And especially, especially if the EPA puts your finger on the scale and kind of creates advantages for these industries and seems to be promoting them.
Nuclear and natural gas are not clean energies.
I cannot believe you are even considering nuclear clean. Yes, it may not be releasing carbon, but there is nothing clean about nuclear power. The EPA should not be characterizing nuclear as clean energy. You can say its burning low carbon energy, but it is not clean. The fact that even as we speak, today, the EPA is attempting to reduce the ionizing radiation protection rule… this should be a wake-up call to all of us….
And the future is already here, as Prof. Mark Jacobson’s Stanford research group has spelled out.
Now I don’t want you to interpret this as a statement that I’m supporting dirty coal and its debilitating effects… and its horrible effects on the climate. We know that carbon emissions must be capped. This is a warning to use caution in the direction of the travel of the EPA. There appears to be no vision for the future. You could be said to be reactionary and actively supporting that which creates greater environmental debt down the road, due to a very myopic approach to energy policy.
A much better approach would be a comprehensive energy policy supporting energy efficiency, sustainable, renewable, really clean energy power generation forms, not a lackluster piecemeal environmental policy, in which the cancellation of one poison will increase the use of other poisons.
She said more about EPA’s push for states to use nuclear, pointing out that states that actually use nuclear have the highest energy costs in the south.
Natural gas, like coal and nuclear, also uses massive amounts of water for cooling, while solar, wind, converservation, and efficiency do not.
So we want you to abandon your incentives and subsidies for nuclear power and instead focus on clean renewable energy.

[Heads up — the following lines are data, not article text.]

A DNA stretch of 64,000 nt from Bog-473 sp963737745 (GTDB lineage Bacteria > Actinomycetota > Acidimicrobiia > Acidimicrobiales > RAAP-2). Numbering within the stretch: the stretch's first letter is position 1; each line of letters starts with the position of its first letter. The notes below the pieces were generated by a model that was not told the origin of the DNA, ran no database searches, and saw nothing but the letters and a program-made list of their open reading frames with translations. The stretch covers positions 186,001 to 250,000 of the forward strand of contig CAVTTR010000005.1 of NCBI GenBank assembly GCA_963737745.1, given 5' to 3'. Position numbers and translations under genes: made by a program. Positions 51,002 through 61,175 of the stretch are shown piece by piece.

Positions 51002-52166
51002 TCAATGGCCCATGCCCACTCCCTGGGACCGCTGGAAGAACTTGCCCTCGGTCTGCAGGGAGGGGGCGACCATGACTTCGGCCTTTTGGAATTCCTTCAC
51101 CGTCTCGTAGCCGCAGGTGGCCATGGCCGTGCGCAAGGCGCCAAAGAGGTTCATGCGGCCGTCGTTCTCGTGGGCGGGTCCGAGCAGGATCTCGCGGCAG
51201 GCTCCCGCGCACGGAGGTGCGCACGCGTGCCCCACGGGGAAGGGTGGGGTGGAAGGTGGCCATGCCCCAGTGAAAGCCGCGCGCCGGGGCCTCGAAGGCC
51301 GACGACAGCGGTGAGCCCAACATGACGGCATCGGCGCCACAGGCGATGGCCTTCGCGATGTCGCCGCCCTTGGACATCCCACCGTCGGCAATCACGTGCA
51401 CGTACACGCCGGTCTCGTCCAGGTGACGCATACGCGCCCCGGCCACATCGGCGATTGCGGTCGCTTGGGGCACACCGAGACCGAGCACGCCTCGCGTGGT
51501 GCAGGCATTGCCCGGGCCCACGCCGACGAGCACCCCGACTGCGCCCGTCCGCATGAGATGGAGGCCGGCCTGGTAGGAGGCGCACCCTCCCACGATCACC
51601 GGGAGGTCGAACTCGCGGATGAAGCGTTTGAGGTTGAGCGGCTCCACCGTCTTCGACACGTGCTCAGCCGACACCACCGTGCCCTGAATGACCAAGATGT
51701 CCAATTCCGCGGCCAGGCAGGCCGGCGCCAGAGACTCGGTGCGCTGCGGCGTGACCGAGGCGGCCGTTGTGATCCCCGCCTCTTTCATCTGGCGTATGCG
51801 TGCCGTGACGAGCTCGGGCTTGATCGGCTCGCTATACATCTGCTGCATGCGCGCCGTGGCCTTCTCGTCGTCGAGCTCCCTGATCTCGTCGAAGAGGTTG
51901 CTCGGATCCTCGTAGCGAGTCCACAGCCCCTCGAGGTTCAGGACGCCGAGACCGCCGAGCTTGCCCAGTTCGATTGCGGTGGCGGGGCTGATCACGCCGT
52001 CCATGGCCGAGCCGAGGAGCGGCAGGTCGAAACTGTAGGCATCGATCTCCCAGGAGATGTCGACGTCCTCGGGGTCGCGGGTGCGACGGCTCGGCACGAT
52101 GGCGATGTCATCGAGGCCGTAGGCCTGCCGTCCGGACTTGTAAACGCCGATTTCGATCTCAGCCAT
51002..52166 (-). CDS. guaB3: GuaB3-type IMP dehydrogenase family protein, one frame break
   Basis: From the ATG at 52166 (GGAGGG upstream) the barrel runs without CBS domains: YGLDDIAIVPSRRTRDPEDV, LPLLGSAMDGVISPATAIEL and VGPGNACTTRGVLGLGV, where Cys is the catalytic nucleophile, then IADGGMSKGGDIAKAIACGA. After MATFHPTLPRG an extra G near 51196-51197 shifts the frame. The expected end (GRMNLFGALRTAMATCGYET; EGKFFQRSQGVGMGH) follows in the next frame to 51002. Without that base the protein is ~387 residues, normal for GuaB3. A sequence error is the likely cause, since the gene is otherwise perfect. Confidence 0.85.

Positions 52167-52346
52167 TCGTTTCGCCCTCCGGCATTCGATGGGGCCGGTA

Susan Corbett concluded:
…remember what president Kennedy said. We’re going to go to the moon. Go to the moon? And we went to the moon seven years later. We created a million products, just to go to the moon. We can do this. We can cut carbon, we can end fossil fuels, We can create a truly green, clean renewable energy policy.
We’re not aiming for the moon this time; we’re aiming for the sun. And EPA is being way too timid. Three years ago David Biello wrote in Scientific American about the U.S. Department of Energy’s SunShot program, which aimed to reduce the cost of solar power to $1 per watt within six years, which would be by 2017. Yet solar power was already $0.74 a watt by December 2013, less than three years later.
Last fall Jon Wellinghoff predicted “Solar is growing so fast it is going to overtake everything.” And he was specific: within a decade solar will produce more power than any other U.S. energy source. Which matches my slighlty earlier prediction based on FERC’s own figures. And eia’s April 2014 energy figures show Wellinghoff’s prediction of deployed solar power production doubling every two years is exactly what’s been happening the past four years.
EPA’s proposed carbon rule might have made sense ten or even five years ago. Not now. We know how to power the world on sun, wind, and water, and solar power is already cheaper than any other power source and rapidly getting still more inexpensive. EPA needs to study compound interest and exponential growth such as took the Internet from unknown to everywhere in less than a decade. There is no excuse for picking poisons when we have real green clean power sources ready and expanding right now.
The sun is rising. EPA help us aim for that sunrise, or get out of the way.